Murray is a nice guy. Everyone says so. So no-one is more surprised than Murray when, on her 40th birthday, his wife walks out on him. So begins Murray's quest to discover what went wrong and how to win her back.
Katherine is a civil servant working on strategies to help immigrants. When public sector cuts force her to move from London to a satellite office in Northampton, she soon finds that she too feels like a stranger in a strange land.
Beehive is the latest in a plethora of 'girl group' comedy shows, coming after Smack the Pony and Tittybangbang, amongst others.
Deliberately outlandish, it veers between silly and puerile and is simply, and the words of Sarah Kendall, "just s*** that makes us laugh".
Some of it will, indeed, make you laugh. Highlights include the extremely rude South African flight attendants, a parody of Sex and the City, the one-upmanship competition called "You've Been Served!" and a quite delightful moment where Kendall believes she's Spiderman.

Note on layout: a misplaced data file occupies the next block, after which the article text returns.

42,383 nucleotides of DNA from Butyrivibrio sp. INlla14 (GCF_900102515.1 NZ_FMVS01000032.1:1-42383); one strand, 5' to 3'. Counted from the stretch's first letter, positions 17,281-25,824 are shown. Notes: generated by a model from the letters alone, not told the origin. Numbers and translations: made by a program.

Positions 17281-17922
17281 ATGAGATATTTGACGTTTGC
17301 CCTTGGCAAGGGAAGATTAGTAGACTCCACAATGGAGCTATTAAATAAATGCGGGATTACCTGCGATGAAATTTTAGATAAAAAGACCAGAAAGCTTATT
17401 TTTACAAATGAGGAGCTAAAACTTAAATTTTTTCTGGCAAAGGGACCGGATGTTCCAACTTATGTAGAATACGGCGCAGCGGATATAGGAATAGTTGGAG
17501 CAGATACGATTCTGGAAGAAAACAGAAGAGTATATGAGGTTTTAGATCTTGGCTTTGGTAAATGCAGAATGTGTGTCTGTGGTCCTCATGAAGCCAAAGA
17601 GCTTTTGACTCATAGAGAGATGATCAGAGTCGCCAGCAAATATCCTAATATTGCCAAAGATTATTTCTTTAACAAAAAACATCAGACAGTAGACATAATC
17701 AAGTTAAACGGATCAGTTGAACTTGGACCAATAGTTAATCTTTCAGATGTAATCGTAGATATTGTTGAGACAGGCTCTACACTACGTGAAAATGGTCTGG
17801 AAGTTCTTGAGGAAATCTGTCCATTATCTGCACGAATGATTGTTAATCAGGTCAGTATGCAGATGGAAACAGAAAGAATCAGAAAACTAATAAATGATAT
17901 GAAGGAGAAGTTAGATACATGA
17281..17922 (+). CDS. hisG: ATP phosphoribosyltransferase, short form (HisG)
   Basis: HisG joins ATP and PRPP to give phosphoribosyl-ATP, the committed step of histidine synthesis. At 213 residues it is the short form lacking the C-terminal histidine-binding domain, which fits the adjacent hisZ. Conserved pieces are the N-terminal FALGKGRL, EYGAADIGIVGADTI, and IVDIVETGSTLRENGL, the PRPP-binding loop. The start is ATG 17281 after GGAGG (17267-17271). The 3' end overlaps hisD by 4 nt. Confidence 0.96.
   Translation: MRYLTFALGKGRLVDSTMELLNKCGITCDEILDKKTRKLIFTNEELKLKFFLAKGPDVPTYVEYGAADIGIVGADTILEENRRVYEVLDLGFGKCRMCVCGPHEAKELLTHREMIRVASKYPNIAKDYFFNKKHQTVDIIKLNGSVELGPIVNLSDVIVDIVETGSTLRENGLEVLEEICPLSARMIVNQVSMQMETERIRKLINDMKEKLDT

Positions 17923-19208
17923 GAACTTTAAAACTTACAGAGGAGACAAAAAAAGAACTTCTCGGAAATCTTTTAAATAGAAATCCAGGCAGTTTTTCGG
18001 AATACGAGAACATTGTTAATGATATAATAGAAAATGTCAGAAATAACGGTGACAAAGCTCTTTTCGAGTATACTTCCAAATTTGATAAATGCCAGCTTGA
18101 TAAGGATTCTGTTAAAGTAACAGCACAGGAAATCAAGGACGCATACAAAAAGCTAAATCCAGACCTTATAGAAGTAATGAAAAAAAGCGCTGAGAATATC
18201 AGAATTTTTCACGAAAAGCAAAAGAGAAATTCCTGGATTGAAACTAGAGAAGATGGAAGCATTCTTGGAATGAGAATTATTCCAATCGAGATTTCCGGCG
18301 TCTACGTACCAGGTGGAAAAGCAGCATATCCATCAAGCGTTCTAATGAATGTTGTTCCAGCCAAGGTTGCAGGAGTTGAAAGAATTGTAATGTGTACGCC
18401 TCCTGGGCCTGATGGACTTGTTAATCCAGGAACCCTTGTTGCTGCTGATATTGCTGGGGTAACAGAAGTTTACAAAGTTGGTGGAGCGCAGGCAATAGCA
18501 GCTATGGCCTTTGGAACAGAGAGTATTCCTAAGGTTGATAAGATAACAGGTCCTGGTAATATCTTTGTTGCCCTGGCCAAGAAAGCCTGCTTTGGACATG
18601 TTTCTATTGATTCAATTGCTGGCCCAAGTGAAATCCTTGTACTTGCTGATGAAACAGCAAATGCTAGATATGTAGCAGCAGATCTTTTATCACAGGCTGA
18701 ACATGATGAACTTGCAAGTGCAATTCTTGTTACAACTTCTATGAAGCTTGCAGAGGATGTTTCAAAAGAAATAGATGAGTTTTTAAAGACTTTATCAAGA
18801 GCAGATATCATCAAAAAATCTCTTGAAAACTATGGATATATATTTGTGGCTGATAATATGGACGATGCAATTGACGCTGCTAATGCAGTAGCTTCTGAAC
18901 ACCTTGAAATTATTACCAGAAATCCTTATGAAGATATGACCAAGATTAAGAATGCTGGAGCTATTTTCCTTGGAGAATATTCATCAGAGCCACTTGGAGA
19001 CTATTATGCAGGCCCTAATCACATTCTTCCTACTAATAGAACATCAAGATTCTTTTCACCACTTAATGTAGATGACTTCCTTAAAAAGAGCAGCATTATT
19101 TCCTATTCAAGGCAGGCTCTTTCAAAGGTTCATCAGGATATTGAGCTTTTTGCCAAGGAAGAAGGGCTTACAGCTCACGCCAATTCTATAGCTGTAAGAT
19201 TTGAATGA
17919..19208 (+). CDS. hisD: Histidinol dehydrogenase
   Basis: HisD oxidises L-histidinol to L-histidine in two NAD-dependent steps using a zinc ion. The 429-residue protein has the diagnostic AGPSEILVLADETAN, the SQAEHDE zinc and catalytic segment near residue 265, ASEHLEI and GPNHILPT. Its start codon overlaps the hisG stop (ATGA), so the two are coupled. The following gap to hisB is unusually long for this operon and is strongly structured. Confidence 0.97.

Trouble is, not all of it works first time. In the tradition of The Fast Show, you need to have seen many of the catchphrases a few times before you start finding them funny, and by then you may have given up. This is a real shame, as there's potential for a lot of growth.
It's saved by terrific performances - the four women can turn their hands to anything, whether it be an accent, a mannerism, a character or a parody of a real person. The production values are high, with the girls' "flat" being the sort of place you'd like to have a look around in reality. Thankfully we get to do this in a reasonable DVD 'making-of' which leads us through the creation of the show and, perhaps sadly, proves it could have been even more puerile.
I like Beehive. Despite the content, it has an oddly benevolent feel which is lacking from its contemporaries. I can understand the low rating, but if you give it a chance you might get more out of it than you expect. A second run could produce a real improvement, but I fear that they'd be pointed even further in the wrong direction by a 'comedy' market based on unpleasantness.
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